How to contact Robert Rodriguez? Robert Rodriguez Contact Address, Email ID, Website, Phone Number, Fanmail Address
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Today I will tell you about HOW TO CONTACT ROBERT RODRIGUEZ?
It’s hard to imagine anyone being as spellbound as 12-year-old Rodriguez and his friends were by the sights in John Carpenter’s 1981 sci-fi tale, Escape from New York (1981). “I can do that” is an egotistical statement many individuals make after watching a film. It was a different story with this young man, however: “The answer is YES. I intend to make films.” His dream profession was born on that day. Robert was up in a large household of ten children in Texas. He was the middle kid. A Jan Brady-like sense of getting lost in the crowd was never an issue for Robert. He was always a creative and dynamic young guy.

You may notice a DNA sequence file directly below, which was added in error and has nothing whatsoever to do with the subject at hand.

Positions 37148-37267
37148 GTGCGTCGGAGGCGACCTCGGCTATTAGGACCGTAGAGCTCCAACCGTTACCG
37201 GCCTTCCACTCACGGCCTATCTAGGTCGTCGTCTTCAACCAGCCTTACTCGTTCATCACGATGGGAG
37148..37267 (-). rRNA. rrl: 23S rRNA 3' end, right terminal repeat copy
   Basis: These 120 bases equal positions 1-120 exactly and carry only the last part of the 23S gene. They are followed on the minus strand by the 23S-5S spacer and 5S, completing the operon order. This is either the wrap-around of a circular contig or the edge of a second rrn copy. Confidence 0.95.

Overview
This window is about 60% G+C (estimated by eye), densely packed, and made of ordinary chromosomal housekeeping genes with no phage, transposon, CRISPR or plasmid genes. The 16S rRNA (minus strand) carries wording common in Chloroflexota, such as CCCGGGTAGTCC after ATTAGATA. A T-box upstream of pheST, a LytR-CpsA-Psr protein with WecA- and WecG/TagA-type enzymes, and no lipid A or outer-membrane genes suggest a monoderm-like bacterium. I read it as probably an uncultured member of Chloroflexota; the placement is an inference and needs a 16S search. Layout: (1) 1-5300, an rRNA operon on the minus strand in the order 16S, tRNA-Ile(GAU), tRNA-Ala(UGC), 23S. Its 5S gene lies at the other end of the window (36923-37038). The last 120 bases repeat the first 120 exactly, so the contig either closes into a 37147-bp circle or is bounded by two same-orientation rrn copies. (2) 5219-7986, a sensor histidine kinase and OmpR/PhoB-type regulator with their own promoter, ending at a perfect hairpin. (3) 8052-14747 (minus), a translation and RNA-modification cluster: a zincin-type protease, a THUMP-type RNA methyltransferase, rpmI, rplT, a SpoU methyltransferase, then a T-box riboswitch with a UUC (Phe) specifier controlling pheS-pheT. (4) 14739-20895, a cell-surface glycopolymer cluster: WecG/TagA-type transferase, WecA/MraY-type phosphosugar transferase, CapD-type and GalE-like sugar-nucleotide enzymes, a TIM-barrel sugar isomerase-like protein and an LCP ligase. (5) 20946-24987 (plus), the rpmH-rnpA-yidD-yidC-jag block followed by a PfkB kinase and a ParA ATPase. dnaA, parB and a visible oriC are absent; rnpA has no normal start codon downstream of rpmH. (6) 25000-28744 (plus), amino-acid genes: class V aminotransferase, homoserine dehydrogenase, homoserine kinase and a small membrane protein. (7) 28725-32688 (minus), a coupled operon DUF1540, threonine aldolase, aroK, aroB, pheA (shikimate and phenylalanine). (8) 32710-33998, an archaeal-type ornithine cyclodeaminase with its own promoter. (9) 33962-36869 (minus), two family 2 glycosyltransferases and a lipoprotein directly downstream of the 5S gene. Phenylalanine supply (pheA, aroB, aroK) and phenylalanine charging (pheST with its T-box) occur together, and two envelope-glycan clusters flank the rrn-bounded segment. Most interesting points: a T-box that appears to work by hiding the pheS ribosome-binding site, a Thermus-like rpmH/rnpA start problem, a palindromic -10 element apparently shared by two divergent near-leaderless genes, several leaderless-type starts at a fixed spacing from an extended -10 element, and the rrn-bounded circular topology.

When he wasn’t doodling on a sheet of paper with a pencil in his hand, he was more likely to be found in a creative state of mind. Although his mother disliked the “dreary” films of the 1970s, she nevertheless instils a love of cinema in her children by taking them to the Olmos Theatre in San Antonio on a weekly basis to see classics like Sergio Leone and Charles Chaplin & Buster Keaton’s silent comedies.
Shortly after he finds his parents’ old Super-8 camera, Robert begins making his first short films. Stop-motion animation can be used in a wide variety of ways, from action movies to horror films. In addition to using sets and locations he has around the house, he also takes advantage of the largest cast and crew available: his own family. A VCR and a video camera are brought home by his father’s salesman father at the end of the decade as the latest home-made technological miracle. He will be able to make movies for the rest of his life now that he has this new gear. All of his buddies are keen to star in the next film that he screens for them. This boy becomes known around the neighbourhood as “the kid who makes movies”.